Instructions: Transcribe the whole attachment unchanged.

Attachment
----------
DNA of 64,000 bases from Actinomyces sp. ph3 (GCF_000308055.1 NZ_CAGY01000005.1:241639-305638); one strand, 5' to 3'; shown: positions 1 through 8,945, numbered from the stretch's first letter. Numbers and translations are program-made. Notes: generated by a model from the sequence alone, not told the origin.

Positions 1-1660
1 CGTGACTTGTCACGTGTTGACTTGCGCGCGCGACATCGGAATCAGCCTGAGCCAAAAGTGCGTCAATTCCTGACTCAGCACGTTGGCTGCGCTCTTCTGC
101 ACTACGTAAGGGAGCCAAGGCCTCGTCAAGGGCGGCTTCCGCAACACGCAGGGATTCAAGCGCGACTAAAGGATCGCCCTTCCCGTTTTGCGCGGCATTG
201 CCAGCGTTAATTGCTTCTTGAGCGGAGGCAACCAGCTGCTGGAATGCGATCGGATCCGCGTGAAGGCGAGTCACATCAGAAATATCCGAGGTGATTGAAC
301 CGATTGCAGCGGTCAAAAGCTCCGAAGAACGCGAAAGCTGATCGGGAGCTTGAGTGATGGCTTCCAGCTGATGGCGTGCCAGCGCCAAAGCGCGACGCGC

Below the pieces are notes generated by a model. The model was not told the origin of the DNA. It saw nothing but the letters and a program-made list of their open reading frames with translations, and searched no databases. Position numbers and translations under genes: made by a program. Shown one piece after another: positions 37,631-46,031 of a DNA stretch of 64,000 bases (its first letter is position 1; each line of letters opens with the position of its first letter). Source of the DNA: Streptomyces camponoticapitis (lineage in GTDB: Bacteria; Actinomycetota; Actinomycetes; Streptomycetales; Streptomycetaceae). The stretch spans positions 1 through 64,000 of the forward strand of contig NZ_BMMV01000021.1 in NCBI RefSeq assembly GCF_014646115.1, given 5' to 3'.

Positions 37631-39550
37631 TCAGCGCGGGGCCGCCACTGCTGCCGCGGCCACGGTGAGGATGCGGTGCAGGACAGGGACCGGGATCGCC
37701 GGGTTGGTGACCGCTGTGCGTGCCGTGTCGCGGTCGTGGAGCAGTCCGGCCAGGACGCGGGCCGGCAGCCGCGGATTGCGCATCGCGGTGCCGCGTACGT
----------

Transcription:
DNA of 64,000 bases from Actinomyces sp. ph3 (GCF_000308055.1 NZ_CAGY01000005.1:241639-305638); one strand, 5' to 3'; shown: positions 1 through 8,945, numbered from the stretch's first letter. Numbers and translations are program-made. Notes: generated by a model from the sequence alone, not told the origin.

Positions 1-1660
1 CGTGACTTGTCACGTGTTGACTTGCGCGCGCGACATCGGAATCAGCCTGAGCCAAAAGTGCGTCAATTCCTGACTCAGCACGTTGGCTGCGCTCTTCTGC
101 ACTACGTAAGGGAGCCAAGGCCTCGTCAAGGGCGGCTTCCGCAACACGCAGGGATTCAAGCGCGACTAAAGGATCGCCCTTCCCGTTTTGCGCGGCATTG
201 CCAGCGTTAATTGCTTCTTGAGCGGAGGCAACCAGCTGCTGGAATGCGATCGGATCCGCGTGAAGGCGAGTCACATCAGAAATATCCGAGGTGATTGAAC
301 CGATTGCAGCGGTCAAAAGCTCCGAAGAACGCGAAAGCTGATCGGGAGCTTGAGTGATGGCTTCCAGCTGATGGCGTGCCAGCGCCAAAGCGCGACGCGC

Below the pieces are notes generated by a model. The model was not told the origin of the DNA. It saw nothing but the letters and a program-made list of their open reading frames with translations, and searched no databases. Position numbers and translations under genes: made by a program. Shown one piece after another: positions 37,631-46,031 of a DNA stretch of 64,000 bases (its first letter is position 1; each line of letters opens with the position of its first letter). Source of the DNA: Streptomyces camponoticapitis (lineage in GTDB: Bacteria; Actinomycetota; Actinomycetes; Streptomycetales; Streptomycetaceae). The stretch spans positions 1 through 64,000 of the forward strand of contig NZ_BMMV01000021.1 in NCBI RefSeq assembly GCF_014646115.1, given 5' to 3'.

Positions 37631-39550
37631 TCAGCGCGGGGCCGCCACTGCTGCCGCGGCCACGGTGAGGATGCGGTGCAGGACAGGGACCGGGATCGCC
37701 GGGTTGGTGACCGCTGTGCGTGCCGTGTCGCGGTCGTGGAGCAGTCCGGCCAGGACGCGGGCCGGCAGCCGCGGATTGCGCATCGCGGTGCCGCGTACGT